Exchange rates and the Brexit, what can we expect?

Until recently investors tended to see the possible departure of Britain from the European Union as a domestic issue. In the last week that parochial view has broadened. Central banks in The United States and Japan both postponed changes to monetary policy, at least in part because of the uncertainties posed by next Thursday’s referendum. At the Bank of Japan some board members “were concerned that even if the BOJ acted this week, the market impact of its move would fade if a ‘Brexit’ vote rocked global financial markets”. In the States, Federal Reserve chairperson Janet Yellen said it “could have consequences for economic and financial conditions in global financial markets”.

Sterling would inevitably be first to feel the effect of a vote to Leave. Immediately such a result became clear the pound would be marked down harshly, across the board. The Bank of England’s Monetary Policy Committee noted in Thursday’s minutes that “were the UK to vote to leave the EU, sterling’s exchange rate would fall further, perhaps sharply”. Far less clear is what would happen to the pound after the dust had settled and what the effect would be on the euro.

Some analysts believe it would not take sterling long to regain its position against the euro. They base their argument on the assumption that Brexit would pose an existential threat to the single European currency and possibly even to the EU itself. Against other currencies, however, they would foresee protracted weakness for the pound as UK politicians and business leaders struggled to define new directions for the country and its economy.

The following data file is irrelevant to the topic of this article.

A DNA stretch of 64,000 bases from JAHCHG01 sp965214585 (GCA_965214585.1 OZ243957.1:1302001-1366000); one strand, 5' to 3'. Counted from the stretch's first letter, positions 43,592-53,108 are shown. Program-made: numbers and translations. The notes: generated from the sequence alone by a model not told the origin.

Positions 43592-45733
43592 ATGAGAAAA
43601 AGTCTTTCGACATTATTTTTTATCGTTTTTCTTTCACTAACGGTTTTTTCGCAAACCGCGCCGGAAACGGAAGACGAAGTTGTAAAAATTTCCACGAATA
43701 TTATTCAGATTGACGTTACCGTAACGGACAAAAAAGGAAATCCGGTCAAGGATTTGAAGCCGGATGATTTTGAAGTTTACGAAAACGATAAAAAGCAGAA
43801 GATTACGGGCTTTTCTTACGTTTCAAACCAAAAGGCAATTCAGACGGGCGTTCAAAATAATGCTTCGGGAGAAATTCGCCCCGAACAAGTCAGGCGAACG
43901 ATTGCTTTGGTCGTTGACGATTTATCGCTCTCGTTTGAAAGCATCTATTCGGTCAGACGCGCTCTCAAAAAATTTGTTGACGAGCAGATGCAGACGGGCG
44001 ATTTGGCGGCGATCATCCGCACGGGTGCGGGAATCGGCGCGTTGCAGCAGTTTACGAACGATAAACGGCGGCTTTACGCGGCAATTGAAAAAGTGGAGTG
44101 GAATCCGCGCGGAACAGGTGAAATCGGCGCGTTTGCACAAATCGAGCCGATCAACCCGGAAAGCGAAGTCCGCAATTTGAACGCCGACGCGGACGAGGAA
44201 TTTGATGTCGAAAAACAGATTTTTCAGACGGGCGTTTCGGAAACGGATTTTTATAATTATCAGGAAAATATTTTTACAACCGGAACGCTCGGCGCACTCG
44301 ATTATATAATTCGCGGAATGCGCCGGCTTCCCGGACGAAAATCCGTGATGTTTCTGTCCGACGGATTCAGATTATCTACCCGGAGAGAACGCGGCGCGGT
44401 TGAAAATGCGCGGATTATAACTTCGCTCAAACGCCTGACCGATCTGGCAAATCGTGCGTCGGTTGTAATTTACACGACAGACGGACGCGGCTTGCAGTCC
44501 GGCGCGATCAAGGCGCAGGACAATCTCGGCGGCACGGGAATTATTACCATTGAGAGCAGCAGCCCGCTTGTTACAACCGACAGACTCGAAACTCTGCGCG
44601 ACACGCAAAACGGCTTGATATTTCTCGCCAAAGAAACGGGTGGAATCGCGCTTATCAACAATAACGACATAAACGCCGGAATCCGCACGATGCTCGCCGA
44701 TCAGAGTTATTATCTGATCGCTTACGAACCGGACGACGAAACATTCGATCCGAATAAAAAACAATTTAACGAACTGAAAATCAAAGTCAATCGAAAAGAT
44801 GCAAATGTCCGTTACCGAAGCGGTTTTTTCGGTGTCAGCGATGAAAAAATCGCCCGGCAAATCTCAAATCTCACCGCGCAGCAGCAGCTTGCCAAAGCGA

In the meantime, though, neither the EU nor the UK economy seems to be suffering unduly from Brexit-angst. During the last seven days Britain reported stronger retail sales and lower unemployment. Sales were up by 0.9% in May and 6.0% higher than in the same month last year. Average earnings rose by 2.0% in the year to April, representing a real increase (correcting for inflation) of 1.7%, while unemployment ticked down from 5.1% to 5%, its lowest level in more than a decade.

Across the Channel Euroland figures showed industrial production increasing by a monthly 1.1%, putting it 2.0% higher on the year. The number of people in work went up by 0.36% in the first quarter and the trade surplus widened. The only real wobble was in France, where there have been strikes and demonstrations against President Hollande’s efforts to modernise the labour laws.

There are no premier-league economic data on the agenda for the coming week. Britain’s contributions will be Rightmove’s index of residential property asking prices, public sector net borrowing, the CBI’s assessments of manufacturers’ order books and retail sales and Gfk’s barometer of consumer confidence. The offerings from Euroland include consumer and investor confidence and a string of provisional purchasing managers’ index readings.

But will investors care about any of those? No a lot. With Thursday’s referendum now seen as posing a global threat both the pound and the euro can be expected to be given the run-around as opinion pollsters and bookmakers report their results and prices. And it could all get very messy next Friday, whatever the outcome.

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